|Close study of changes in the proliferation and size of icebergs allows scientists to better understand climate change in the Arctic and beyond.
Bergs are becoming an early warning system for global health
By Justin Brake
As scientists attempt to unravel the complexities of climate change there are two things that
most can agree upon: the climate is warming and ice is melting.
With the Arctic warming twice as fast as the rest of the planet, it has become a prime microscope
for scientists to monitor changes in climate. Like trusted canaries in a mine shaft, the shifting
North has become the main indicator of climate change and global health.
Like trusted canaries in a mine shaft, the shifting North
has become the main indicator of climate change and global health.
Icebergs, imposing examples of the melting process, are an unavoidable indicator of current
warming trends in the Arctic. Polar ice is melting at an alarming rate, which means an increasing
number of icebergs are calving and drifting to deeper waters, becoming hazardous to offshore
structures, fishing boats and ship's navigation.
Dr. Martin Sharp, a glaciologist and chair of the Earth and Atmospheric Sciences department
at the University of Alberta, has done field work in the Canadian Arctic with the Environment
Canada program CRYSYS (Cryosphere System in Canada). Sharp concludes that the relationship
between icebergs and climate change is complex.
"There's been quite a bit of work on trying to understand the mechanics of producing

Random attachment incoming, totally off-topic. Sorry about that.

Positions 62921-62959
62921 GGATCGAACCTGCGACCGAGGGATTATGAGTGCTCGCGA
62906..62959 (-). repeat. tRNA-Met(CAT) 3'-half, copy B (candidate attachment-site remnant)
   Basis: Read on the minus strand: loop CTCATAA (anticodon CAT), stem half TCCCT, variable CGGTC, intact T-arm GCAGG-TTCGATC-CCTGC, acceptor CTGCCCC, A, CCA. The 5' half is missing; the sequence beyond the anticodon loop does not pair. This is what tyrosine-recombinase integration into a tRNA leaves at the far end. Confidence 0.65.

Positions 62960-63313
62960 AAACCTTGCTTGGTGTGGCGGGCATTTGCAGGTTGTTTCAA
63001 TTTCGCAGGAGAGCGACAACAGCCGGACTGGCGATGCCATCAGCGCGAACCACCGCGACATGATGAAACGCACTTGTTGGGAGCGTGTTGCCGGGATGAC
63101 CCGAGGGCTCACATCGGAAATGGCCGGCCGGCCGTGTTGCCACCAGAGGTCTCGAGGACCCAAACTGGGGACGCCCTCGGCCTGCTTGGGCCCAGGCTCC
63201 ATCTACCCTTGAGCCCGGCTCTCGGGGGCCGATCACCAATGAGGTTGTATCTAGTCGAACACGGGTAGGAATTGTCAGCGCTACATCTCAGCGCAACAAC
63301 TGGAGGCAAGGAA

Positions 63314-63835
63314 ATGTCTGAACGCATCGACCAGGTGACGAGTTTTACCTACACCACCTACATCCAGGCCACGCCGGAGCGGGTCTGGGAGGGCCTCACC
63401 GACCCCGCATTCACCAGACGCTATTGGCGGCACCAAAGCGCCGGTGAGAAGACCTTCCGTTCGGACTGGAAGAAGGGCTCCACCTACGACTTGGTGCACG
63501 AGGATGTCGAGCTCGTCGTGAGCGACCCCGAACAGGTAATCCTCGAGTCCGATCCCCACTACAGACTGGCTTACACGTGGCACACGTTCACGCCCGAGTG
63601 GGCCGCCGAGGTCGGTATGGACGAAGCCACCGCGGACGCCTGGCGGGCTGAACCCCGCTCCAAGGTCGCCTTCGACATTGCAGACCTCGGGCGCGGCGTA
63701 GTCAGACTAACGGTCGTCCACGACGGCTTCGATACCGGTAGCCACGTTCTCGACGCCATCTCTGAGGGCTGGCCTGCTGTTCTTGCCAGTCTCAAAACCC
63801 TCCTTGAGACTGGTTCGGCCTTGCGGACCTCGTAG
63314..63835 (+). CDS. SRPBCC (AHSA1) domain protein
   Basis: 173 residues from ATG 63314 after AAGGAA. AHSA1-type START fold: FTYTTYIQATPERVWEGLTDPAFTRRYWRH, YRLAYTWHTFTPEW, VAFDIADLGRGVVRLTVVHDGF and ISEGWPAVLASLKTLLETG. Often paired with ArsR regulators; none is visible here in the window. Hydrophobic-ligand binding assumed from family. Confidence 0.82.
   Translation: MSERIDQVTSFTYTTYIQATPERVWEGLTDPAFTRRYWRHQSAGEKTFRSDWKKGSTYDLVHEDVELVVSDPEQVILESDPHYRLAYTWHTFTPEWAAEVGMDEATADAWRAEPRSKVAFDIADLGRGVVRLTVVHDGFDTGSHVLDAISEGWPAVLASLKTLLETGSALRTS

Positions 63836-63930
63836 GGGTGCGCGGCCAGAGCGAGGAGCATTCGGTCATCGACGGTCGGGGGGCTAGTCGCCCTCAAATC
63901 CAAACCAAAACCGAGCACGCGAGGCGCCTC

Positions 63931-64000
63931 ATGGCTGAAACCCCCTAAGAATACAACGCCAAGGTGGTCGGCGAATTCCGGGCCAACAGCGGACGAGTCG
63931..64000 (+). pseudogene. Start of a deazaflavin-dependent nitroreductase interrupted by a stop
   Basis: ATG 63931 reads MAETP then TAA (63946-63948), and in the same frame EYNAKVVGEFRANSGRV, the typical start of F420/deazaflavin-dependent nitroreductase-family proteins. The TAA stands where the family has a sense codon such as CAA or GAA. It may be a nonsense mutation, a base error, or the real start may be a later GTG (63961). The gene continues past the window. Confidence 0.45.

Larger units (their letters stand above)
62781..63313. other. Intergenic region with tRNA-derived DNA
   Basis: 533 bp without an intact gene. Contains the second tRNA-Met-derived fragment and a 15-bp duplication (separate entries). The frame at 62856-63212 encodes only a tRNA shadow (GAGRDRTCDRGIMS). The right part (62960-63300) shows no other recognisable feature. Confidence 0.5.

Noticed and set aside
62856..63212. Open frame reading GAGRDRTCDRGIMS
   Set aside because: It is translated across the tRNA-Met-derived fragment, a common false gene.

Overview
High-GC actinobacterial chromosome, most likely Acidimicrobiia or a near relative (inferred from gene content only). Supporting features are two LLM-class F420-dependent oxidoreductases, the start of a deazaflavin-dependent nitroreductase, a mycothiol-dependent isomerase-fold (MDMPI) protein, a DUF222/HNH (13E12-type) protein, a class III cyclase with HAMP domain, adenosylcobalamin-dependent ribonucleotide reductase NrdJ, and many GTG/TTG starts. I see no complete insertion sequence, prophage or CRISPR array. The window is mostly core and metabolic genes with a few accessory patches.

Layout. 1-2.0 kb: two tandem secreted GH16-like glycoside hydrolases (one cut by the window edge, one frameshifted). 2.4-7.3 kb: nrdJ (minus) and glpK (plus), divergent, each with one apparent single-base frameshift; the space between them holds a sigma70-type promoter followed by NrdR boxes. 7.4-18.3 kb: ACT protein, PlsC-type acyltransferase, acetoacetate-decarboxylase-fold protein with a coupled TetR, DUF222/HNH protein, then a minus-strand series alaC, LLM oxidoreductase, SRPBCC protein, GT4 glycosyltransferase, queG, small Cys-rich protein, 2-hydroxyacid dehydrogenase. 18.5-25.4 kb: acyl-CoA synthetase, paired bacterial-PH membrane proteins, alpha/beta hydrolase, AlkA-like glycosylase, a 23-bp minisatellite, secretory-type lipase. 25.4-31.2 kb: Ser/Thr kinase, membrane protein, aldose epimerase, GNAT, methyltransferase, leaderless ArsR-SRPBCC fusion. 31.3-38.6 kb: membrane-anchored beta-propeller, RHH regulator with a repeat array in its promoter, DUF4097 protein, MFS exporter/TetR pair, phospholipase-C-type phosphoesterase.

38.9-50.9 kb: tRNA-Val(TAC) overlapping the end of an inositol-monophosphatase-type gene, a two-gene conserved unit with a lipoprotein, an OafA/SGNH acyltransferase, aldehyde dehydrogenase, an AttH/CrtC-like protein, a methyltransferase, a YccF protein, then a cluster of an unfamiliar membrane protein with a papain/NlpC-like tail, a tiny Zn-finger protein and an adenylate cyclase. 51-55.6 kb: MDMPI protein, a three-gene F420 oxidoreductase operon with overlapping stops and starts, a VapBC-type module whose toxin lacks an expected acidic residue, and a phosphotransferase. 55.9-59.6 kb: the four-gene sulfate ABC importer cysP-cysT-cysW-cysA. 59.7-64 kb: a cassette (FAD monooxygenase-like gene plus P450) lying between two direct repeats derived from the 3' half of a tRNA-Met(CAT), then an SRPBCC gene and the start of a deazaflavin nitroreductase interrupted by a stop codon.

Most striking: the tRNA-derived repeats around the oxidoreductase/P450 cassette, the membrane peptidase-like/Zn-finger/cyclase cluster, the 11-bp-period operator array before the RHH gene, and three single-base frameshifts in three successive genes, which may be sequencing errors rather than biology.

icebergs, but only very recently on whether it is related to climate change in some way," says
According to Sharp, there are two ways that icebergs may act as indicators. "One is
the amount and the other is the size. The really big ones, tabular icebergs, tend to break
off from large floating ice shelves or ice tongues," he says, an occurrence that has
been synonymous with increasingly warmer temperatures, particularly in Greenland and the
"The decrease of these currents may contribute
to changes of climate in Europe and North America in the next 20 years."
—Dr. Martin Sharp
"What we keep seeing is that it is possible to have this kind of
catastrophic break-up of ice shelves in a very short period of time, and when that happens
you release a lot of these icebergs into the ocean. There is some evidence that climate change
is implicated in these rapid break-ups taking place."
Sharp also describes how climate change may be linked to glacier surges ― a sudden
and significant increase in a glacier's rate of flow ― resulting in a highly quantitative
production of icebergs. "When glacier surges occur, the ice becomes intensely crevassed.
As they start to float into deeper water they tend to disintegrate because there are so many
fractures in them already. So these glaciers will produce very large numbers of medium-sized ‘bergs."
Beyond becoming lumbering obstacles in the ocean, this proliferation of icebergs could be
seen as an early warning of what is to come. With large volumes of the freshwater icebergs
entering the saltwater polar oceans, the global thermohaline circulation ― also
known as the global conveyor belt ― could be slowed down or halt. These currents are
responsible for bringing warm waters from the tropics to colder parts of the world, and the
decrease of these currents may contribute to changes of climate in Europe and North America
in the next 20 years.
Although the melting of Arctic ice will not directly effect sea levels, ocean currents will
be further effected as ice shelves break off, calving icebergs, the flow rate of ice streams
off land into the ocean will be accelerated and in turn raise the sea level.